A revealing interview with 27-year-old doctor, water polo player, and triathlete Ian Banzon

By Romeo Moran| Photos by Johann Bona | Makeup by Carmel Villongco

What’s your biggest achievement so far?

In triathlon, I guess consistent podium finishes. I don’t compete in the bigger races like Ironman 70.3 because I can’t with my schedule in the hospital. But I try to stay as fit as I can so I can compete in local races and some international races that are within the distance I can compete in.

How did you get into triathlon?

When I was in high school, siguro mga 13 years old. I was a swimmer and my school wala kasing swimming varsity, so I used to train outside school. Then in the swimming community, biglang nag-start ‘yung iba kong friends na mag-triathlon for kids. Mga 2002, 2003. It was just for kids, for fun.

And then I stopped when I got injured in 2004. Tumigil din eh, ‘yung series na ‘yun. Tapos hindi na ko nakabalik. In college, I had no time and I didn’t have a bike. I used to borrow my tita’s mountain bike. After college, I worked before going to med school and my friend na teammate ko before asked me to do triathlon with her. That was 2010.

People will just say, ‘Ah, gayot, mga macho,’ ganyan. Meron pa akong isang friend, [who calls me] Batista. Ako naman, sige, bahala kayo. Ganun talaga eh. You just have to accept it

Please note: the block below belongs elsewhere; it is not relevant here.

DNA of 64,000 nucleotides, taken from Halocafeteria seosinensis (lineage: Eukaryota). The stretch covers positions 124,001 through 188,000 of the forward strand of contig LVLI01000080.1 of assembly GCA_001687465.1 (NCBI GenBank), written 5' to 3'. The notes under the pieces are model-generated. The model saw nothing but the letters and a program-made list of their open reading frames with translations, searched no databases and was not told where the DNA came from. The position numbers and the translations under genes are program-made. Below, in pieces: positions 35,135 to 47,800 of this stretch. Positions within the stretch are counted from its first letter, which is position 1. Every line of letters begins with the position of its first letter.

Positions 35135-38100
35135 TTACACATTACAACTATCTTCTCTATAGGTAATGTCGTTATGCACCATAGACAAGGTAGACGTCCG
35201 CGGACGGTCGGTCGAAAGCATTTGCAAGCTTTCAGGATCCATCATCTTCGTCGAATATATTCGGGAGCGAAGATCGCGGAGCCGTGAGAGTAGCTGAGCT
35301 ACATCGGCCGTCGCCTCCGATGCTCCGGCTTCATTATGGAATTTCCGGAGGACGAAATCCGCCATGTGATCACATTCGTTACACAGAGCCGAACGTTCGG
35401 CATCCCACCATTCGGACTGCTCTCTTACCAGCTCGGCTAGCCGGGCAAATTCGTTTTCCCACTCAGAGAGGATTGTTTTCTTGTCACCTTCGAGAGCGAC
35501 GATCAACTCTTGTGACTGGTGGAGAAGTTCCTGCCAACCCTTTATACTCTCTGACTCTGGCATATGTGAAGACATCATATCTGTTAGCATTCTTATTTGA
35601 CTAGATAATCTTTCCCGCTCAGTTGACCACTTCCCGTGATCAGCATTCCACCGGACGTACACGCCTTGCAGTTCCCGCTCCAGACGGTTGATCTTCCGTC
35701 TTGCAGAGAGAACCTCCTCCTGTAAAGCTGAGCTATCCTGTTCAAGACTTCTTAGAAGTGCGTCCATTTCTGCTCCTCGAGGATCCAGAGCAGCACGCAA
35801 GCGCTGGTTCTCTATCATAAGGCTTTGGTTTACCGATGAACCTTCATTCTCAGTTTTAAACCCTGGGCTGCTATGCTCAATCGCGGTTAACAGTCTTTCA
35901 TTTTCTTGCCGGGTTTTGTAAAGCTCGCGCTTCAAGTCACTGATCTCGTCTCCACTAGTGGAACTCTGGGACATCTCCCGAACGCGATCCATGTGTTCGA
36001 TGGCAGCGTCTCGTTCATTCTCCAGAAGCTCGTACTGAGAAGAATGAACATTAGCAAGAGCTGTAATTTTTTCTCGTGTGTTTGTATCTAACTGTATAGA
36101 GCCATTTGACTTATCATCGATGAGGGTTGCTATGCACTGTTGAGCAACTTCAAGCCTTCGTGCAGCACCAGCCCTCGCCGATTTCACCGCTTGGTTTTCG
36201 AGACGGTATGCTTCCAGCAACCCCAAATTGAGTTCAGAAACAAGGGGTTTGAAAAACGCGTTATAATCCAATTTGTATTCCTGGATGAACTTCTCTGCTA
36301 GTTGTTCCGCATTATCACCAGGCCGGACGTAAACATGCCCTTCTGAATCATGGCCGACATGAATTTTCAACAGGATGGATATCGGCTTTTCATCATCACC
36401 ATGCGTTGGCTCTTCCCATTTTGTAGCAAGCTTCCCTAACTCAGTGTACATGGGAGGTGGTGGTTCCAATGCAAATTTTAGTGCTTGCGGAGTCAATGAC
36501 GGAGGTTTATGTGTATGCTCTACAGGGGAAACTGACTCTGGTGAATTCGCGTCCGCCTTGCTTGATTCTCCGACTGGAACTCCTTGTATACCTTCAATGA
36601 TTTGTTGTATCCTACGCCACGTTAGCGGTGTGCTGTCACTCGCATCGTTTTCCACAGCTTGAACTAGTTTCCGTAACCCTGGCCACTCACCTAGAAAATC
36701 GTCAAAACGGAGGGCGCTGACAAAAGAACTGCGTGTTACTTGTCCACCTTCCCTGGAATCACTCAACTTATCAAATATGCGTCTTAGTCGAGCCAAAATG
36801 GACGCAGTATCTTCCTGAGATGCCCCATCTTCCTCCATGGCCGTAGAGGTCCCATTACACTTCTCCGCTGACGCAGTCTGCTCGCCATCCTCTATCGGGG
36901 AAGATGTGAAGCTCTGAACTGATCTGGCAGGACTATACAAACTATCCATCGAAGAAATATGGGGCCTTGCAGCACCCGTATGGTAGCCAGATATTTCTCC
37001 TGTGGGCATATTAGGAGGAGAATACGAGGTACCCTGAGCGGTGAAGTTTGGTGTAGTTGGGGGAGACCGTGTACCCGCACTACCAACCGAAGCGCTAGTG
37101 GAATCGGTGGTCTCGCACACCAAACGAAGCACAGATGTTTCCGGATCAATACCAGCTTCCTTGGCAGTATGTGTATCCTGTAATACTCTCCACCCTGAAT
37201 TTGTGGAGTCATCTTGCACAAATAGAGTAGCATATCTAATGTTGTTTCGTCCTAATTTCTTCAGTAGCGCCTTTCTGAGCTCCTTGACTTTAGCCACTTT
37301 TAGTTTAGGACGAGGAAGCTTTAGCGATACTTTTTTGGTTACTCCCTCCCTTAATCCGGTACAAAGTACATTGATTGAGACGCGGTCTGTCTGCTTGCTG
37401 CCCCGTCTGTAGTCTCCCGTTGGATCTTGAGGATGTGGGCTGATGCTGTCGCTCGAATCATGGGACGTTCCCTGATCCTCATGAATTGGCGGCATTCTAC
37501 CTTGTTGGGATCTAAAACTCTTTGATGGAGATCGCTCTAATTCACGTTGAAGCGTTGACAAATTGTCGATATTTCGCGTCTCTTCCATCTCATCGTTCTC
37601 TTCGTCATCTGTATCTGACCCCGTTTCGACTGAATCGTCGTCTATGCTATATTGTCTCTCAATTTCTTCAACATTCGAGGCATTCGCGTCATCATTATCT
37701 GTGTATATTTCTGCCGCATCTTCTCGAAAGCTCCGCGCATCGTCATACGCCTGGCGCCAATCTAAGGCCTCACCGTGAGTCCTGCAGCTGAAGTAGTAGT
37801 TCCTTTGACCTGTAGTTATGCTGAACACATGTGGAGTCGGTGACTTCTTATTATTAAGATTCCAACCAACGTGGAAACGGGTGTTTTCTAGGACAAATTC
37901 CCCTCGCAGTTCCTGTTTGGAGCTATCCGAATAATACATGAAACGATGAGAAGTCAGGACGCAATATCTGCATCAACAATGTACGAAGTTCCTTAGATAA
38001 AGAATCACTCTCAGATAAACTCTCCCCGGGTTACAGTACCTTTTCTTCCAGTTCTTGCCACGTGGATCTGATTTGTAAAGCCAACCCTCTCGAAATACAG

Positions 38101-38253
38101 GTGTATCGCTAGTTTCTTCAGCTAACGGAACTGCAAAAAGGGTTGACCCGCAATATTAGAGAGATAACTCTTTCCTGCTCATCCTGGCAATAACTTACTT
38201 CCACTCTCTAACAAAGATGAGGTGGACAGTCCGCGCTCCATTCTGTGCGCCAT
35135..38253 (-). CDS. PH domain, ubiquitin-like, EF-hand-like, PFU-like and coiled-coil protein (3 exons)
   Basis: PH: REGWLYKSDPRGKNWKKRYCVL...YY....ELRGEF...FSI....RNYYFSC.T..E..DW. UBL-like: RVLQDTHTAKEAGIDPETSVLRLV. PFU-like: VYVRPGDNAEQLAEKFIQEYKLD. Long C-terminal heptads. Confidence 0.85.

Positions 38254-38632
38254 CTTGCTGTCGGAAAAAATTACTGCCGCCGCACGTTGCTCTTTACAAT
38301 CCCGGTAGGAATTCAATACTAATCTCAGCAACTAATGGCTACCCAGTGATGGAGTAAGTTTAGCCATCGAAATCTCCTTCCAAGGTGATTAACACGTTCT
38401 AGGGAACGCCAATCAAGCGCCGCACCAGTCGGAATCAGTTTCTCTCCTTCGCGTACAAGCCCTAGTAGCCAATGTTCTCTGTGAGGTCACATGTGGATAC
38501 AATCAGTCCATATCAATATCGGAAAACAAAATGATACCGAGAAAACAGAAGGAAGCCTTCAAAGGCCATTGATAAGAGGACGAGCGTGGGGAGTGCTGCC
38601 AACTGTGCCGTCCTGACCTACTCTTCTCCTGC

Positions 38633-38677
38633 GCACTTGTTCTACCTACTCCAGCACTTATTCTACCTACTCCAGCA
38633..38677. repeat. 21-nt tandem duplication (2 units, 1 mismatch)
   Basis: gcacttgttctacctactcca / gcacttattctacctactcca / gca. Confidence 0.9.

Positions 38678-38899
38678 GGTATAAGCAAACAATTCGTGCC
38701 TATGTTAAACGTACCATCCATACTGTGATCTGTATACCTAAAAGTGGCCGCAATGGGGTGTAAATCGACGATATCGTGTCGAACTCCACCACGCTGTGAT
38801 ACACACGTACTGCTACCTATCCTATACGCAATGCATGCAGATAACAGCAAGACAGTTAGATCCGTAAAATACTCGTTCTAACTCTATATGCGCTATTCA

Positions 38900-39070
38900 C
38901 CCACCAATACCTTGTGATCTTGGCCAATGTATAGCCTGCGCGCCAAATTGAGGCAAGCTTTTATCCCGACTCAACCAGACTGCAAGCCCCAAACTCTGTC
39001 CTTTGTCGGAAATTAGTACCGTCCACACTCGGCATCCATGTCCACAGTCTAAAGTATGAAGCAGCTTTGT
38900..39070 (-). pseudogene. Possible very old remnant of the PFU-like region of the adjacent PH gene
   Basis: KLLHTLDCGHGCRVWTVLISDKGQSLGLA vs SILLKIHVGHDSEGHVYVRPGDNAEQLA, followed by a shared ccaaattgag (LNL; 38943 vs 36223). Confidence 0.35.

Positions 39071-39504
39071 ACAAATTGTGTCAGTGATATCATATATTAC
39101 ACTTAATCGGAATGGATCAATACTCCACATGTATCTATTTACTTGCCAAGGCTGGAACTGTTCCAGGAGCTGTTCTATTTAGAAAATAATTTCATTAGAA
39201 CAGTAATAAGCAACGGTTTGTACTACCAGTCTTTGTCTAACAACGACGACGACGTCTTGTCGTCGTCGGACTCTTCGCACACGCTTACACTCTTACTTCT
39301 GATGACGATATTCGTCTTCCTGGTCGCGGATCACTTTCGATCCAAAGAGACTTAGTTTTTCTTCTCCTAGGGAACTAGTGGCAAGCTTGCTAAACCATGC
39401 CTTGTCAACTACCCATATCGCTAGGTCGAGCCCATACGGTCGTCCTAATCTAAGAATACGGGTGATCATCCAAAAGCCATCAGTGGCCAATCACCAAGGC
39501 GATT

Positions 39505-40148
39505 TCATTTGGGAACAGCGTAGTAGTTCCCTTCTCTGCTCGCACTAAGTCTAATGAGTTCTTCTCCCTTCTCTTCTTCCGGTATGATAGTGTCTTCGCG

I joined a sprint triathlon in Subic with my friend and her family. I did a sprint and stopped until three years later. Kinukulit ako ng friend ko because I won second in that sprint triathlon. ‘Compete, sayang naman,’ they said. ‘Tito, I don’t have a bike!’ Eh sila, nagtuluy-tuloy sila after that. That time, I did an aquathlon lang. ‘Sakto, [her friend] magkakaroon ng bagong bike, you can use her old bike.’ So I used her old bike, tapos ‘yun na. I used to borrow bikes, and at the end of the year, my team now signed me. That’s where it all started.

What kind of exercises do you do in the gym?

Because I have a shoulder injury and I got operated on both knees in the ACL, I do a lot of strengthening for that. I do shoulder strengthening as well, because apart from my injury, there’s a lot of stress on my shoulders already. If I don’t strengthen it, bumibigay siya.

I have a program at our gym. Sometimes I have sprints and then I have jumps, weights, dumbbells, barbells; I do squats, snatches, almost everything. But mostly centered on what my weaknesses are and what I need for the sports that I do.

How do you maintain that body?

Okay, I think the issue would be how much you really wanna do it. Like if you want to exercise, you would exercise. I believe that kung gusto mo talaga, gagawan mo ng paraan. So kahit 30 minutes lang yan or an hour—‘yung nanood ka na lang ng TV, pwedeng nag-exercise ka na lang. By nature, gusto ko talaga. I really like to exercise and be active. Not just for fitness. I like sports more than just fitness, so I like training for a goal as well. So that keeps me motivated: there’s a race, I need to train.